When a child is born to a Native American parent, or is identified as a member of a Native American tribe, specific guidelines need to be followed in a number of custody matters. These mandatory guidelines were first passed into law in 1978 as the Indian Child Welfare Act (ICWA). This federal law governs jurisdiction over the removal of American Indian and Alaska Native children from their parents and helps them remain connected to their families, cultures, and communities.
This law was greatly needed at a time when a high number (up to 35%) of Native American children were being removed from their homes by state courts, welfare agencies, and private adoption agencies and placed in non-Indian homes, where no Indian culture was present. The ICWA’s purpose was to “protect the best interests of Indian children and to promote the stability and security of Indian tribes and families”. In order to do that, the ICWA transfers decisions regarding most child custody proceedings to tribal governments when the child (any unmarried person under age eighteen) resides on reservation or tribal land, and is a member of or eligible for membership in a federally recognized tribe. A number of states have enacted their own policies, which complement the federal ICWA and provide additional protections to Native American children.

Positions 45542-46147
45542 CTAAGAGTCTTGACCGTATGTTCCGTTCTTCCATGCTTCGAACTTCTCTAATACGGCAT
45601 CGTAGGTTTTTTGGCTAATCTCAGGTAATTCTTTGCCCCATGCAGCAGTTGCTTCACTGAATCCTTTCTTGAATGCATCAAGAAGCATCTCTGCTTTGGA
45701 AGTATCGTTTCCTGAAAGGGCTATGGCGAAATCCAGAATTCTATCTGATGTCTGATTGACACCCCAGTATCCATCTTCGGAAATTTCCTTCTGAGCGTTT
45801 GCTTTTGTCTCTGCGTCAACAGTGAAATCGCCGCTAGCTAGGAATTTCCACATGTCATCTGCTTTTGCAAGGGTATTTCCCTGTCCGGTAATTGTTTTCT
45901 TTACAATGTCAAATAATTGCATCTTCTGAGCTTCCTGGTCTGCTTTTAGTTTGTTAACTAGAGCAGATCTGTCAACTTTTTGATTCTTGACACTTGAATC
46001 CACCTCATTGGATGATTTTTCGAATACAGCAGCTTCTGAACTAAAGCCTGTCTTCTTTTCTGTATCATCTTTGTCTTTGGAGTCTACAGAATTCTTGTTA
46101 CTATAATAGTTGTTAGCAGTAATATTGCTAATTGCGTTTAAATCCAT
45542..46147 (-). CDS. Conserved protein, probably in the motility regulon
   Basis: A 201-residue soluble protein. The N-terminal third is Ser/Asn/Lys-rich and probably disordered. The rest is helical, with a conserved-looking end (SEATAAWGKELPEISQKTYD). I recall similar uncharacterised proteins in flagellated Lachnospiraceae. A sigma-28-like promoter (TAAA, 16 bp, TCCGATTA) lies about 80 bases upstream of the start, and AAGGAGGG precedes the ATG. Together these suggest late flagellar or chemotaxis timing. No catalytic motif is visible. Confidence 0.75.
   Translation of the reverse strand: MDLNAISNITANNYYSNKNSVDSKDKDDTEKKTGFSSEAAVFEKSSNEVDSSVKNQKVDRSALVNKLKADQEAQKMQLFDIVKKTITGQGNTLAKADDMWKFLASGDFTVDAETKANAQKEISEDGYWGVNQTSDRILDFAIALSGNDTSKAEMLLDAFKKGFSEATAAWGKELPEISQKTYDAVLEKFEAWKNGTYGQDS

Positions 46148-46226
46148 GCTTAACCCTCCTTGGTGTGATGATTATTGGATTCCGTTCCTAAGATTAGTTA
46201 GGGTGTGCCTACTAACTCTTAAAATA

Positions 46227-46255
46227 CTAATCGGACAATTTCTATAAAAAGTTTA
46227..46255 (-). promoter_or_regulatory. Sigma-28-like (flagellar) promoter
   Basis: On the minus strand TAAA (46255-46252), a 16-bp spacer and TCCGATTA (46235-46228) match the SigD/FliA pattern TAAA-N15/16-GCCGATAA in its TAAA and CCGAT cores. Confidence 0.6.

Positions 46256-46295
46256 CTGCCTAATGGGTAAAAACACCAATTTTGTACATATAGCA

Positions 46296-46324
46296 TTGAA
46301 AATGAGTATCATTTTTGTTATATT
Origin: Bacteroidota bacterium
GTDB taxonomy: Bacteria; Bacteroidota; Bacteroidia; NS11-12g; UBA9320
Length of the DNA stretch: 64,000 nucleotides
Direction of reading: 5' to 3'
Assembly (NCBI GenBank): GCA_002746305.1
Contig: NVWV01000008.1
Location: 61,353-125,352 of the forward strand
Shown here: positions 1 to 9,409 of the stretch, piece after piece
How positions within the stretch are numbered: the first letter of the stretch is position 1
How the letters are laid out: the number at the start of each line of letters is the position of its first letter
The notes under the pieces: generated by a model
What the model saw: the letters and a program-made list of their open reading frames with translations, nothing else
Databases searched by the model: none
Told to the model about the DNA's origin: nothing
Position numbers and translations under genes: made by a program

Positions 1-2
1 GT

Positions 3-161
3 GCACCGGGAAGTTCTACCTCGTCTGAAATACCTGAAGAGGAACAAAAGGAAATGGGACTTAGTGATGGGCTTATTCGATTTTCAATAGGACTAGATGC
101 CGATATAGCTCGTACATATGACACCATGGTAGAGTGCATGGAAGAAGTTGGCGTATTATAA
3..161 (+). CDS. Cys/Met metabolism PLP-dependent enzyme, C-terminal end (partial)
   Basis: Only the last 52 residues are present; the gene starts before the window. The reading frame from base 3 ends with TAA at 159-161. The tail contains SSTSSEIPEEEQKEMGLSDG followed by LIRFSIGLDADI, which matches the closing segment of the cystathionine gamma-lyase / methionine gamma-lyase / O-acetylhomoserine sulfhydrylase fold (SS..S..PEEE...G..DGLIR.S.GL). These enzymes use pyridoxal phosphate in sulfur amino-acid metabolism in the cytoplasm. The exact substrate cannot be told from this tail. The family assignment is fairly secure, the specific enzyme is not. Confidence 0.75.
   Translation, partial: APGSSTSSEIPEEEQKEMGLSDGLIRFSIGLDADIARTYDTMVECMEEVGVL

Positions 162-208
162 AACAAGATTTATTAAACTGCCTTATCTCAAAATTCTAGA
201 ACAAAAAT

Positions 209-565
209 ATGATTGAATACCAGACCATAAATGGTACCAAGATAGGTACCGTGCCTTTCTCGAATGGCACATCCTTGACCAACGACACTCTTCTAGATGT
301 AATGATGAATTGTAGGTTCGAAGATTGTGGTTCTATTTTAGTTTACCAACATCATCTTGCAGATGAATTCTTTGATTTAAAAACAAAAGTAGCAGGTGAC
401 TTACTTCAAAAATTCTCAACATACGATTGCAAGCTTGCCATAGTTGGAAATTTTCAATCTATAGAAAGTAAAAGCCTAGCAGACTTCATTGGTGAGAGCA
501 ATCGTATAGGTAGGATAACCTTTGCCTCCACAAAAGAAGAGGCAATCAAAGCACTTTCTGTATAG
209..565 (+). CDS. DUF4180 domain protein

It is very important for parents to understand which areas of child custody the ICWA applies to, and which areas are excluded. The ICWA specifically states that state courts have no jurisdiction over the following child custody proceedings:
Removal and foster care placements
Voluntary and involuntary termination of parental rights
Minor juvenile delinquency cases
Divorce proceedings or custody disputes in which neither parent will obtain custody
It is important to note that a biological parent (Indian or non-Indian) has the right to object to and veto a proposed transfer of a child custody case to tribal court, but the objection might be denied by the state court.
In contrast, the ICWA does not cover:
Criminal juvenile delinquency cases
Divorce proceedings or custody disputes between two parents
This last exception means that, even if both parents and their child are Native Americans and reside on tribal land, they still have to follow state law if they file for divorce and need to make decisions regarding legal and physical custody, and child support. Mediation is an option available to all couples and it can help resolving all issues surrounding the divorce while minimizing conflict. An experienced divorce mediator will guide parents through not only child custody and child support, but also spousal support (alimony), asset and debt division, retirement and pension plan division, and any other issues. Divorce mediation is fast and usually helps couples reach a final agreement in just a few months.